‘Seek the Lord and his strength; seek his presence continually’ (Psalm 105:4, ESV).

Bible passage

Hebrews 6:4–12

It is impossible for those who have once been enlightened, who have tasted the heavenly gift, who have shared in the Holy Spirit, who have tasted the goodness of the word of God and the powers of the coming age and who have fallen away, to be brought back to repentance. To their loss they are crucifying the Son of God all over again and subjecting him to public disgrace. Land that drinks in the rain often falling on it and that produces a crop useful to those for whom it is farmed receives the blessing of God. But land that produces thorns and thistles is worthless and is in danger of being cursed. In the end it will be burned.

Even though we speak like this, dear friends, we are convinced of better things in your case – the things that have to do with salvation. 10 God is not unjust; he will not forget your work and the love you have shown him as you have helped his people and continue to help them. 11 We want each of you to show this same diligence to the very end, so that what you hope for may be fully realized. 12 We do not want you to become lazy, but to imitate those who through faith and patience inherit what has been promised.

Close up mountaintop cross


Which family members or friends come to mind as you read this? Who once seemed to be walking with God but no longer does so? 

There are different understandings of this passage. One suggests that verses 4 and 5 describe a genuine Christian who then falls away. The other, that the ‘enlightening’, the ‘tasting’, even the ‘sharing’ in the Holy Spirit, are enjoyed by a dabbler rather than a believer. It’s as if they’d gone on some dates but never got married. Placed against what Jesus said about never losing any that are his (eg John 6:39; 10:28–30), this second understanding seems to me to fit better with New Testament teaching. Their temporary response is like the seed sown on rocky ground (Mark 4:16,17). Either way it is a sober warning (v 6).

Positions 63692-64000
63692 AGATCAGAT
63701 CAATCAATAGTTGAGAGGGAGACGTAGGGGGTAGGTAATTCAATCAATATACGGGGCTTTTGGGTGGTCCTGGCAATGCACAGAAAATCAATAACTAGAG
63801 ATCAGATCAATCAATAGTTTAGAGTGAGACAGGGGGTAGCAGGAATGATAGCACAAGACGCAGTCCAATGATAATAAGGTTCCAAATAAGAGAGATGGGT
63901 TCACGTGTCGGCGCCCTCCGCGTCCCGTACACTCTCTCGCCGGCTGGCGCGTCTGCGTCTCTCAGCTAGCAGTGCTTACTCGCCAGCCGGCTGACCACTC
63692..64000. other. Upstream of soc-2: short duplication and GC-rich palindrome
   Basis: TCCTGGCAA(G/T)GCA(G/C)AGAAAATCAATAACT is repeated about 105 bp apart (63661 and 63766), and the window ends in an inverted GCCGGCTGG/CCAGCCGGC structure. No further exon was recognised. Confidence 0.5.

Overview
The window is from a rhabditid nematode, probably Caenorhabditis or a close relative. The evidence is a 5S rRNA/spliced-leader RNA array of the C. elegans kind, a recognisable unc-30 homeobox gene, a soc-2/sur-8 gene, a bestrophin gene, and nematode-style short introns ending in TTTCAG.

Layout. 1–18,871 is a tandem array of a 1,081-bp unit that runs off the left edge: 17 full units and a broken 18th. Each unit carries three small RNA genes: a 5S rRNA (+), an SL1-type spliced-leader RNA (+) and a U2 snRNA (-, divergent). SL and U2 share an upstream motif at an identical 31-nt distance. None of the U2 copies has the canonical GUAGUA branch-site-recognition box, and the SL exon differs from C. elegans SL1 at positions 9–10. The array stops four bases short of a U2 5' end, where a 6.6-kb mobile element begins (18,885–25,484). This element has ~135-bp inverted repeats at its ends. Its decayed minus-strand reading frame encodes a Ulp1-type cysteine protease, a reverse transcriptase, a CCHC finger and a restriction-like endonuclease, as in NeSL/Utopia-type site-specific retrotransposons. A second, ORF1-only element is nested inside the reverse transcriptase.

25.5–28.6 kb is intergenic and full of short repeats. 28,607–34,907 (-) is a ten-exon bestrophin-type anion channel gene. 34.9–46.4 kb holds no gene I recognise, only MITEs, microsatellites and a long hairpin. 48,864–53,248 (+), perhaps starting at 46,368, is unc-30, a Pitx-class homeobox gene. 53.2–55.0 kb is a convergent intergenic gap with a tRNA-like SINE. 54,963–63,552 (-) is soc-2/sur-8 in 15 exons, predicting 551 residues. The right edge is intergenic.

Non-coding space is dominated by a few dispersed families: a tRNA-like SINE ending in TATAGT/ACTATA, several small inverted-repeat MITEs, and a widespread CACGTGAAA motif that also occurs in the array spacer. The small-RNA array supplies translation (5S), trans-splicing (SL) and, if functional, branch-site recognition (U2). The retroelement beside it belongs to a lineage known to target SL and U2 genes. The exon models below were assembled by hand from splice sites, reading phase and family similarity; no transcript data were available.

These are difficult verses – there are those whom we love deeply who we long to return to God. And yet, this brings a warning to lukewarm Christians (like those in 5:11,12). Fortunately, it’s not up to us to decide whether the ‘no way back’ applies to those who were once around church but are so no longer. But our response must surely be to pray for each of them with our whole heart, trusting that Jesus knows all who are his – and that all who are will follow him (John 10:27,28). 

Angus Moyes


Take time now to plead before God for those you love who are not following Jesus.

Deeper Bible study

‘My prayer is not that you take them out of the world but that you protect them from the evil one.’1 Jesus is still praying for us.2

Few sections of the Bible have occasioned more controversy than this. The early church debated the possibility of restoration for apostates; in more recent centuries discussion has been around the possibility of losing salvation. We shall not be able to review, let alone resolve, all the issues, but we must take the writer seriously. Even allowing for his pastoral heart and his use of persuasive rhetoric to encourage his readers to remain true, he seems to envisage a real danger rather than a hypothetical one. We cannot avoid reading the text in the light of our theological convictions, but we can be open to alternative readings. Those described here seem to have shown every sign of being true Christians. Both divine sovereignty and human responsibility are emphasised in the Bible. We find it hard to hold the two in tension as Scripture seems to, so we tend to veer in the direction of one or the other.

Individual salvation is ultimately the result of God’s gracious initiative in Christ, but it is appropriated by faith. Together, they bring about a right relationship with God. Faith, in the New Testament, is not a one-off response in the past, but an ongoing trust in Christ. The New Testament is as much concerned with the end of our Christian journey as its start.3 So while we continue to have different understandings of the theology, we cannot ignore the practical need for an ongoing relationship maintained, at least from our perspective, by a continuing faith. Without that we are in peril. Thankfully the writer, having issued the warning, expresses his confidence in his audience. Pastorally he is concerned and so challenges and encourages. As a body of Christians we have the same responsibility to one another.

Thank God for your life: for all the signs of growth, for the changes you have seen and for his commitment to go on working in your life.

1John 17:15  2Heb 7:25  3Matt 10:22; Rom 13:11

John Grayston

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